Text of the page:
Opening Friday April 6, from 7:00 – 9:00 PM.
The exhibition will continue through May 12, 2018.

(waiting for the return of the snow goose)

• inspired by Paul Gallico’s novella: The Snow Goose (1940/41)
• inspired by Camel’s lp with the same title (1975)
• the long wait of the loner, a powerful being, (or at its strongest moment) translated into a monumental perspective.
• Atelier Dré Wapenaar’s relationship with Design; the cliché idea of the tent, here triangular in shape,‘translated’ into a monumental sculpture.

The work I make is on the borderline: between architecture, design and sculpture. Sculpting is the basis.
I have always been interested in the movement of man in and around the work and the relationship one has with it.
With the introduction of canvas, and the theme tent that I have linked to it, this movement has been extended to people who revolve around each other. Tents, with the universal language they speak, give an excellent opportunity to shape the relationship between individuals and groups of people in different ways.

Dré Wapenaar

Alexandra Roozen

Art fair (USA)
Alexandra Roozen

March 7 – 11
Booth E10, Pier 90, 12th Avenue (at West 50th Street), New York, NY 1 0019, US

Scope NY
Art fair (USA)
Pim Palsgraaf

March 8 – 11
Booth 012, Metropolitan Pavilion 125 W 18th St, New York, NY 10011


Saturday February 3 from 3:00 – 7:00 PM.
The exhibition will continue through March 25 2018.

Hans van Bentem and NL = US Art have been working together since NL=US Art Consultancy’ s founding in 2009. They have collaborated on two previous shows, namely ‘Hans & Hans: Dutch Invasion‘ in Asbury Park, NJ and ‘Mirror Mirror‘ in Rotterdam. Hans van Bentem is known for displaying monumental art pieces in public spaces, his sculptural installations, for example ‘Keep on Dreaming’ at Gemeentemuseum, The Hague and his dazzling chandeliers in ‘Escher in the Palace’, The Hague.

His search for traditional materials and techniques has become like a search for endangered species. To make his iconic sculptures, his search leads him to places all over the world: from finding crystal in the Czech Republic to bronze in India to Lacquer in Vietnam.

For his current show, IMPERIAL STACKS will take center stage. The IMPERIAL STACKS are Hans van Bentem’s latest series of stackable images, which can be combined in endless variations. Van Bentem made these stacks in Jingdezhen, China, inspired by the expressions in porcelain during China’s different Dynasties. Like most works by Van Bentem they have a tongue-in-cheek quality, created with great artistic freedom and a deeply personal interpretation.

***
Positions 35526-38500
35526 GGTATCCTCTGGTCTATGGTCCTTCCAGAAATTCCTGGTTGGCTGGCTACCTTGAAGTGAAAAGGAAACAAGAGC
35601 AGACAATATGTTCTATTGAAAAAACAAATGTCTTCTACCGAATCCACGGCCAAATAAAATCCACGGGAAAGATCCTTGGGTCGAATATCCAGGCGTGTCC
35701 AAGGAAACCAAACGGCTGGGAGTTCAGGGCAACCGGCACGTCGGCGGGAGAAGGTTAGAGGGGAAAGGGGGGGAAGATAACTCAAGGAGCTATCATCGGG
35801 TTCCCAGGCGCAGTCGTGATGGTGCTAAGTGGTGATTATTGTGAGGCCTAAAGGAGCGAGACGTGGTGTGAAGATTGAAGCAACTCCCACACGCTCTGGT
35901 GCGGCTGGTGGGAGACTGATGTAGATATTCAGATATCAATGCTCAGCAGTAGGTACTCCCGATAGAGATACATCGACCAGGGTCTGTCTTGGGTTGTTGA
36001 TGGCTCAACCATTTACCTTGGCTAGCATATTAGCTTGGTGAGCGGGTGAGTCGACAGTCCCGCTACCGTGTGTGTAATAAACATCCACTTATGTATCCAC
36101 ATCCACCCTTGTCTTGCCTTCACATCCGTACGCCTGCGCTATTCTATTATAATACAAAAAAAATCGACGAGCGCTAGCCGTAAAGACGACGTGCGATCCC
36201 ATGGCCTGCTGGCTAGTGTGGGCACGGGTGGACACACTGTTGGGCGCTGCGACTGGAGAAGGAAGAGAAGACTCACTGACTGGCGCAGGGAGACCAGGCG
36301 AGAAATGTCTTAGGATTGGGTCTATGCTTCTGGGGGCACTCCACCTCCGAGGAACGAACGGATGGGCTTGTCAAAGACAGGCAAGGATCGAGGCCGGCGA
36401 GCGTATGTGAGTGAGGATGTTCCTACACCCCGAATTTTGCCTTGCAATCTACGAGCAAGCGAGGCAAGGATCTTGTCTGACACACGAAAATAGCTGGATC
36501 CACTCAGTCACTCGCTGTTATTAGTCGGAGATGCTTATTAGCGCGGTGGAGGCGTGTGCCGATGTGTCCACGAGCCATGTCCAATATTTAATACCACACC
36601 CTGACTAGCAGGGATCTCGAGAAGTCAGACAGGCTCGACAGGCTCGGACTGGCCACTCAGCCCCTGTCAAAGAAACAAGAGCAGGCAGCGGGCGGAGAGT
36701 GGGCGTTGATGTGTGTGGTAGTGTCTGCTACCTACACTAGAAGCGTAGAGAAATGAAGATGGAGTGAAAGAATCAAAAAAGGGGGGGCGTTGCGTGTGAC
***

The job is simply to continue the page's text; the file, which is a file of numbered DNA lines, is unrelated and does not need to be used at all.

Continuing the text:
The stacks consist of five bottom sections, five middle sections, and five top sections. Each section is executed in multiple variations: in hand painted decorative patterns, in glazes, or in metal. The sky is the limit: while one stack consists minimally of three parts, they can easily be stacked higher and higher. A small number of these works were made earlier and shown in the exhibition ‘Forbidden Porcelain’ in Prinsenhof, Delft.

In this exhibition Hans van Bentem will also show new ‘SELFPORTRAITS’ and new glasswork. This exhibition was supported by the ‘Kaleidoscope Links Stipend’ of NL = US Art.

Violence Silencieuse

Duo exhibition Joris Link and Kumi Oguro
December 8, 2017 – January 28, 2018

Curator: Renee Pijpers

In the ceramic work of Joris Link forms, structures, contrasts and repetition take center stage. He draws inspiration from mathematical forms, atoms, molecules, landscapes and nature.

The female models of Kumi Oguro on the other hand seem to be frozen in an indefinable space. The models look like dolls, but they are people who breathe and feel inner pain.

NORTH TENT BOOTH 304, DECEMBER  7 – 10, 2017

Indian Beach Park